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Generous donations from two leading businesses help support ten disabled children across northern ireland

Generous donations from two leading Northern Ireland businesses mean UK children’s disability charity Newlife Foundation can provide desperately needed specialist equipment for all of the children it is currently supporting in the region.

A cheque for £12,000 from County Antrim-based clothing manufacturer N. M. Williams (UK) Limited and an additional £1,217 from Greiner Packaging Ltd in County Tyrone means at least ten children will receive their equipment – ranging from pain-relieving beds and a specialist buggy to a car seat and sensory equipment – as soon as suppliers can deliver.

Newlife Fundraising Manager Nora Smith said: “This is fantastic news for Newlife, but more importantly for the families of the children we are currently working with across Northern Ireland. I can’t thank the donors enough.”

Newlife last year awarded £1.2million in equipment grants to children across the UK, including 25 in Northern Ireland.

The £12,000 from N. M. Williams comes from a fantastic corporate donation, while the £1,217 was raised by dedicated members of staff at Greiner Packaging who took part in this year’s Belfast Marathon. Greiner Packaging HR Manager Pauline Hillen said: “We had 18 members of staff divided into four teams taking part in the relay category of the race. Everyone really got into the fundraising spirit and enjoyed the atmosphere of the race itself. This was the first year Greiner Packaging has entered a fundraising team into the Belfast Marathon, but it is likely to become an annual fixture for our staff.”

Among those now set to receive disability equipment are five-year-old Madilyn Melville, from County Antrim, and ten-year-old Talitha McClenahan, from County Armagh. They both need specialist beds costing £3,849 and £4,978 respectively.

Madilyn, from Birch Hill Park in County Antrim, needs a specialist bed to help prevent her from injuring herself while she is asleep.

Madilyn was born with complex disabilities including epilepsy, scoliosis and learning difficulties. Her motor skills are impaired and she is reliant on her parents and carers in all aspects of everyday life. The new bed will be used in conjunction with a sleep system which will help prevent long-term problems caused by scoliosis.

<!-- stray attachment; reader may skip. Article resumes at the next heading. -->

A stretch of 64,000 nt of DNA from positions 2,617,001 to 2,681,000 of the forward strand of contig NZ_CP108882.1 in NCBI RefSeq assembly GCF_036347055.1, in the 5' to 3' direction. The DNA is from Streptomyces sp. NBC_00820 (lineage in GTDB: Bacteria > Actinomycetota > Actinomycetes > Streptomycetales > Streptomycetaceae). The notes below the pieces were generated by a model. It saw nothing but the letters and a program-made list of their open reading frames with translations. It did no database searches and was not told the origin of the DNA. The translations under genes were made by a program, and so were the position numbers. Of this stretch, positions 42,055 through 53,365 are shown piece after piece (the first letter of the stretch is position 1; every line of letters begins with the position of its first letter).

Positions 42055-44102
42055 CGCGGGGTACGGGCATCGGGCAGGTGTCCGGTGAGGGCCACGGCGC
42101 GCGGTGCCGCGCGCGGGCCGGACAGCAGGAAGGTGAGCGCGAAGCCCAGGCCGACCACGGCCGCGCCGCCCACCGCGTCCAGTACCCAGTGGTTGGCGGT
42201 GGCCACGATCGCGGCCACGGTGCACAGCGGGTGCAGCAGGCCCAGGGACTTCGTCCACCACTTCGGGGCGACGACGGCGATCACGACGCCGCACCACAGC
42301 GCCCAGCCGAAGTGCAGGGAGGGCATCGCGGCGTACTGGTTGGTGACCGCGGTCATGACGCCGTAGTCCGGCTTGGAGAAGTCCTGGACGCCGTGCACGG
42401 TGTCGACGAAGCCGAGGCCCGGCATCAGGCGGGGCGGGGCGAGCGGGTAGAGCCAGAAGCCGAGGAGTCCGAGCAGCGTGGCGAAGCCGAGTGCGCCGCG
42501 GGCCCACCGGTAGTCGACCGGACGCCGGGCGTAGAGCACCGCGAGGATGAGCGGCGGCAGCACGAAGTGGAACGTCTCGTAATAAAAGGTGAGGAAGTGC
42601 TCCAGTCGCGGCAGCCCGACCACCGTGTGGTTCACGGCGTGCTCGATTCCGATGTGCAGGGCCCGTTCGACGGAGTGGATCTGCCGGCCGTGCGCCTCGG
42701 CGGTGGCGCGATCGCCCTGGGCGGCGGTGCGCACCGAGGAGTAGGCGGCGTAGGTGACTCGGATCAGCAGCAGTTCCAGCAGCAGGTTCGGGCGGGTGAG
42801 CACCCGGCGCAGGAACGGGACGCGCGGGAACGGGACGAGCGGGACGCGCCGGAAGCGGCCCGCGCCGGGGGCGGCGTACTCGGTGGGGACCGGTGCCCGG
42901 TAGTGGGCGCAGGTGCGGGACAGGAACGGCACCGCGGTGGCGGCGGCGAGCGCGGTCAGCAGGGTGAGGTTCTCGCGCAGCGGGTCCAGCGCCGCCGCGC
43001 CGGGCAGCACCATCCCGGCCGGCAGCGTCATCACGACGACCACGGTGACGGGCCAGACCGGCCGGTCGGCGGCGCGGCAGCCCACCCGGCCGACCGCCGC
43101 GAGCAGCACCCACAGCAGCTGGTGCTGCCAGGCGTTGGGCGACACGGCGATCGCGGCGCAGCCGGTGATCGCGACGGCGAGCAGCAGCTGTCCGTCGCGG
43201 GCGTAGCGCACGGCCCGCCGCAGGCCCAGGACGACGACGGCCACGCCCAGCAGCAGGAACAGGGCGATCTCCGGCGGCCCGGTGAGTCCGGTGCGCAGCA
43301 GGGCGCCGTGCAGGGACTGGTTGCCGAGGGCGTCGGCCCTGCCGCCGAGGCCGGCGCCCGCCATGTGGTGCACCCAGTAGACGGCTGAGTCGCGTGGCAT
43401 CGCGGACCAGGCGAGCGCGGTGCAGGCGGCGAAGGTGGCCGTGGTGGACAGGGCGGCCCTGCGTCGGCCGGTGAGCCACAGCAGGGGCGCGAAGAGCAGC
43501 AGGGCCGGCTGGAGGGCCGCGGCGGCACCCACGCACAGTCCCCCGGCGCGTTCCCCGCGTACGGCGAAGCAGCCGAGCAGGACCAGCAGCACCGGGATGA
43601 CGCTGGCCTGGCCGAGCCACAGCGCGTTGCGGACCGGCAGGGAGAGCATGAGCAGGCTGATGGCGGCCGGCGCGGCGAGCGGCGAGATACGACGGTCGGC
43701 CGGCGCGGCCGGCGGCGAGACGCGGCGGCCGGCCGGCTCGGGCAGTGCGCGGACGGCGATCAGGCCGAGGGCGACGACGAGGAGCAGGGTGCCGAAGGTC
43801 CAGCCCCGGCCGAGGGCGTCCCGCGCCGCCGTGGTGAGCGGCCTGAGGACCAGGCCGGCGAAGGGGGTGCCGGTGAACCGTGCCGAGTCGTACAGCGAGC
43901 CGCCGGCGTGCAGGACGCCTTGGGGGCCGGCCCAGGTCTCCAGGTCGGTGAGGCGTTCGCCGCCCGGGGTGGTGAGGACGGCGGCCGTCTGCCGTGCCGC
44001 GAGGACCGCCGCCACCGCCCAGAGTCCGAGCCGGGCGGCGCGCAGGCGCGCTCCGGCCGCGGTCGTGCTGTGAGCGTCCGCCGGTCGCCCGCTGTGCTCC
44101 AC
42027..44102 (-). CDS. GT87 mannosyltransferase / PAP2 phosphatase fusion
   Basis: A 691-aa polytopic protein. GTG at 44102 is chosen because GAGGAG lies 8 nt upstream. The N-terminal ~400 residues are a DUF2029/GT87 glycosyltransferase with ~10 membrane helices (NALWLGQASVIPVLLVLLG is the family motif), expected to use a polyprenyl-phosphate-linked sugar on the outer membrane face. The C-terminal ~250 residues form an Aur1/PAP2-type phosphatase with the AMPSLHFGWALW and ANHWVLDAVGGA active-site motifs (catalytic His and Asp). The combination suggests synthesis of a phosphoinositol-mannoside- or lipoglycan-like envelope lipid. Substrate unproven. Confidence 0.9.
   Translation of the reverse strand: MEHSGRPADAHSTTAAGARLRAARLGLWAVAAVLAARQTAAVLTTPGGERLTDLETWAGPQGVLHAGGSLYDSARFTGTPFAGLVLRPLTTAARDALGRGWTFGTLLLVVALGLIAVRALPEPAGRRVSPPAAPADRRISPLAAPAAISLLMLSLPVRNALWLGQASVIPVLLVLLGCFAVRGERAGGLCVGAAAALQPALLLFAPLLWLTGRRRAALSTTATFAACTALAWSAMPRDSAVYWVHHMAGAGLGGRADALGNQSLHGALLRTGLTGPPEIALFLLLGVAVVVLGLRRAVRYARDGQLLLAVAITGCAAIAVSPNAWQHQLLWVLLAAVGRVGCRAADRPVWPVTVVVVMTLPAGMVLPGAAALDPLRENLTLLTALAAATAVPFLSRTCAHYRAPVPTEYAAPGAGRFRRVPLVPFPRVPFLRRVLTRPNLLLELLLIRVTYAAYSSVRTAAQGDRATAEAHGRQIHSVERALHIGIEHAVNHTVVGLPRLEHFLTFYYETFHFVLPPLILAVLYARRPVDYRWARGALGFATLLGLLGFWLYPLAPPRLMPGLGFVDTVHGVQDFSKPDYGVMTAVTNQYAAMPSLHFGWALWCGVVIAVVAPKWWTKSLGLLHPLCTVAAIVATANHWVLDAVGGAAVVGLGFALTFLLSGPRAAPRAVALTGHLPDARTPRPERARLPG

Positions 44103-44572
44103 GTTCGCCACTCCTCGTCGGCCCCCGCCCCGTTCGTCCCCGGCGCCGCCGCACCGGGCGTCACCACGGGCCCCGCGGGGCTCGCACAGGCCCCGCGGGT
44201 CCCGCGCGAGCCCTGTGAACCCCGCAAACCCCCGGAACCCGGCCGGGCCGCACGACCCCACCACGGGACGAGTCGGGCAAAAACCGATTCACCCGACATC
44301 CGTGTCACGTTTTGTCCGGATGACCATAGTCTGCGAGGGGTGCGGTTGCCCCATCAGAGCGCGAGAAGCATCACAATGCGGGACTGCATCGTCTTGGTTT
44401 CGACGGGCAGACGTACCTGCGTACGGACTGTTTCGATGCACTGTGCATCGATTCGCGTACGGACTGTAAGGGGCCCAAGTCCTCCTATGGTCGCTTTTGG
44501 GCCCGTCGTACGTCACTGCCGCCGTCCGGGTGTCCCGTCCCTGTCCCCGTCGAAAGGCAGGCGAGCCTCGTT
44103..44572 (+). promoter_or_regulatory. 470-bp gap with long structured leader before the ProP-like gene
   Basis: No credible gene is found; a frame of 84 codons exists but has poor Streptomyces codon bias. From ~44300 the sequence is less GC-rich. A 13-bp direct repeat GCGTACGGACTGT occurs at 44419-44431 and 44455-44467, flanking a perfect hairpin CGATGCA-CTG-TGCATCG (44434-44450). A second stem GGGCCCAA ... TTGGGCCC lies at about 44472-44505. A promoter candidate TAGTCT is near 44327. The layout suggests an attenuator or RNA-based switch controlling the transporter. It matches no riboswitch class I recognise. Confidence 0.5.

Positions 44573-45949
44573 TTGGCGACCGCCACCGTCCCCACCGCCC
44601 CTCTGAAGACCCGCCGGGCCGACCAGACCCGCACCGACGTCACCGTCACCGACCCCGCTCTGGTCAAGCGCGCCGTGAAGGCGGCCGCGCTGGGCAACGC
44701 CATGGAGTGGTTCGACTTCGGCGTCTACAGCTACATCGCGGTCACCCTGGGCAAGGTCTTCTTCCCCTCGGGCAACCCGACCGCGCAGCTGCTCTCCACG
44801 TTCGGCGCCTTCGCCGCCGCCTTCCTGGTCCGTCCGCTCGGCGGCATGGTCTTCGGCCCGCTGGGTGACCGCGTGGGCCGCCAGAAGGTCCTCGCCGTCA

Mum Lynne Hutton said: “We were offered a standard hospital bed for Madilyn, but it just wasn’t suitable as it didn’t have any protective sides. Madilyn rolls around a lot while she is in bed, often bruising herself as she hits the cot rails, and she really needs a safe environment.”

The bed that best suits her needs, with a height adjustable platform and easy access panels, is now on order. Lynne said: “It is good to know it will be here any day now.”

Madilyn isn’t alone in her urgent need of a specialist bed. In County Armagh, ten-year-old Talitha McClenahan is in a similar situation.

*Talitha, from Loughgall, has Down’s Syndrome and cerebral palsy and, because of her limited communication skills, is dependent on her parents for all her needs.

Mum Deborah McClenahan said: “Talitha has grown out of her toddler bed; a regular single bed is not suitable for her needs and local statutory services can only supply an adult-sized specialist bed which will not fit into the room she shares with her 12-year-old sister.”

The equipment which best suits her medical requirements will offer Talitha, who is the size of a five-year-old, appropriate support to ensure her muscles are stretched, maintain her posture and aid her circulation, breathing and digestion. It is height adjustable, which will help her parents care for her at a workable level, and tilts in sections to enable her to be easily propped up when she is being nursed through chest infections to which she is susceptible. It also has high side rails which will prevent Talitha from falling out of bed.

Deborah said: “Statutory services will not provide this sort of bed. Their suggestion regarding the fact that the model they can supply will not fit into the bedroom was to put it in the living room. This would be totally unsuitable, especially as we have seven children.”

Newlife CEO Sheila Brown, OBE, said: “Our equipment grants are so vital to so many children, offering practical support to families in need. Equipment can range from specialist beds like the ones for Madilyn and Talitha to hoists, from wheelchairs to therapy aids. Equipment that costs from hundreds to several thousands of pounds really can revolutionise a child’s life.”

Anyone wanting to support the charity can call the community fundraising team on 01543 468888.

Newlife is experiencing hugely increased demands on its resources; calls to the Newlife Nurse helpline – 0800 902 0095 – have shot up by 73 per cent. This is an average of 300 calls a week, with thousands more hits on the charity’s website www.newlifecharity.co.uk

“Because of the huge demand,” said Sheila, “we are calling on ‘local heroes’ to help us raise money to help fund equipment in Northern Ireland. Newlife guarantees that 100 per cent of any gift or donation will go directly to disabled children in the region.”

The Newlife Community Fundraising Team can be contacted on 01543 462777 or 0800 988 4640.

* Pictured below

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